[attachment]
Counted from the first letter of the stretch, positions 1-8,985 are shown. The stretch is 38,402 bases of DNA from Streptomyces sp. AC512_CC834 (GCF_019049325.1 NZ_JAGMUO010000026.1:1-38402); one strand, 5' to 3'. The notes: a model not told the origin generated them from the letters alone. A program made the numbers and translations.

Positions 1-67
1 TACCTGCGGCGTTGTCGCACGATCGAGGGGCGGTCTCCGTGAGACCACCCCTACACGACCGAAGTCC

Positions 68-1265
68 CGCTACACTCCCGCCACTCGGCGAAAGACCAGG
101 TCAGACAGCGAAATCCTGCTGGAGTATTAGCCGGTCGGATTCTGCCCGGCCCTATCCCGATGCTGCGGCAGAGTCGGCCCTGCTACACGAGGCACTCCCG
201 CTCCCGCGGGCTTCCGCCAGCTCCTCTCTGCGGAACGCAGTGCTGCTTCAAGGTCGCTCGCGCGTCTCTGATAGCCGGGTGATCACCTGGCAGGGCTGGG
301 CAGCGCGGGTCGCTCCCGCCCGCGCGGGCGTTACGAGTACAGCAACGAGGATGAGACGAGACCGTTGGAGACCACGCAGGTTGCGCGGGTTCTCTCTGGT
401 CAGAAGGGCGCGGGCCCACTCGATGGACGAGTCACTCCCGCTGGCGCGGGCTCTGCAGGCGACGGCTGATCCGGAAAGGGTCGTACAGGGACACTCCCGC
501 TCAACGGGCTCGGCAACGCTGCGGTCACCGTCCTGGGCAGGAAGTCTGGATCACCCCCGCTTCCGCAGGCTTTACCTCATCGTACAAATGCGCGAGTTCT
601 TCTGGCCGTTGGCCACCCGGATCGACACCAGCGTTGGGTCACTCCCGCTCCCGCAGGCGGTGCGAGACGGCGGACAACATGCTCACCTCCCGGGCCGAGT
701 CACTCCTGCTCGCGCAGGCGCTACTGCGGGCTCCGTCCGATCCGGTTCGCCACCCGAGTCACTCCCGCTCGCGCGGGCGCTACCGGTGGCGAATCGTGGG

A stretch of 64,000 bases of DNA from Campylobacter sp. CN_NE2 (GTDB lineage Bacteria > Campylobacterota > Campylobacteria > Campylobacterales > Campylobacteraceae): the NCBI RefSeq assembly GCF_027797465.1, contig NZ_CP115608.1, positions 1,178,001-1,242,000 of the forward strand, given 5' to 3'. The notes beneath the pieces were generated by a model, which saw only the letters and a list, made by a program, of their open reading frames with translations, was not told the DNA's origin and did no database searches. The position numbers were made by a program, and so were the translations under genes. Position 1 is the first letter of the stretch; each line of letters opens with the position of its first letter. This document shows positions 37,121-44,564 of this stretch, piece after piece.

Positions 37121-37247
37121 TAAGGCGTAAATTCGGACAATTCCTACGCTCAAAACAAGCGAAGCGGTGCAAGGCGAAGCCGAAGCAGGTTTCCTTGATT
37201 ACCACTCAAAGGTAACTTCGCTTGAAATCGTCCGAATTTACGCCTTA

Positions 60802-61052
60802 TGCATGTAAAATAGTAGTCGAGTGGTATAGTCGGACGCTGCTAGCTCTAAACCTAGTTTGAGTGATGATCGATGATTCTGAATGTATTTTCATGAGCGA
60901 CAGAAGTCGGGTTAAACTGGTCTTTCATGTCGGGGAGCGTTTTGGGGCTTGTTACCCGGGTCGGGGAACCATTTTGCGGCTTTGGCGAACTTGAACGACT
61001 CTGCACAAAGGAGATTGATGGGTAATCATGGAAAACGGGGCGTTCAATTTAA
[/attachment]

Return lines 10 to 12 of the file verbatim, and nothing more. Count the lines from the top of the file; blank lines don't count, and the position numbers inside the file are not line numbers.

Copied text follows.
501 TCAACGGGCTCGGCAACGCTGCGGTCACCGTCCTGGGCAGGAAGTCTGGATCACCCCCGCTTCCGCAGGCTTTACCTCATCGTACAAATGCGCGAGTTCT
601 TCTGGCCGTTGGCCACCCGGATCGACACCAGCGTTGGGTCACTCCCGCTCCCGCAGGCGGTGCGAGACGGCGGACAACATGCTCACCTCCCGGGCCGAGT
701 CACTCCTGCTCGCGCAGGCGCTACTGCGGGCTCCGTCCGATCCGGTTCGCCACCCGAGTCACTCCCGCTCGCGCGGGCGCTACCGGTGGCGAATCGTGGG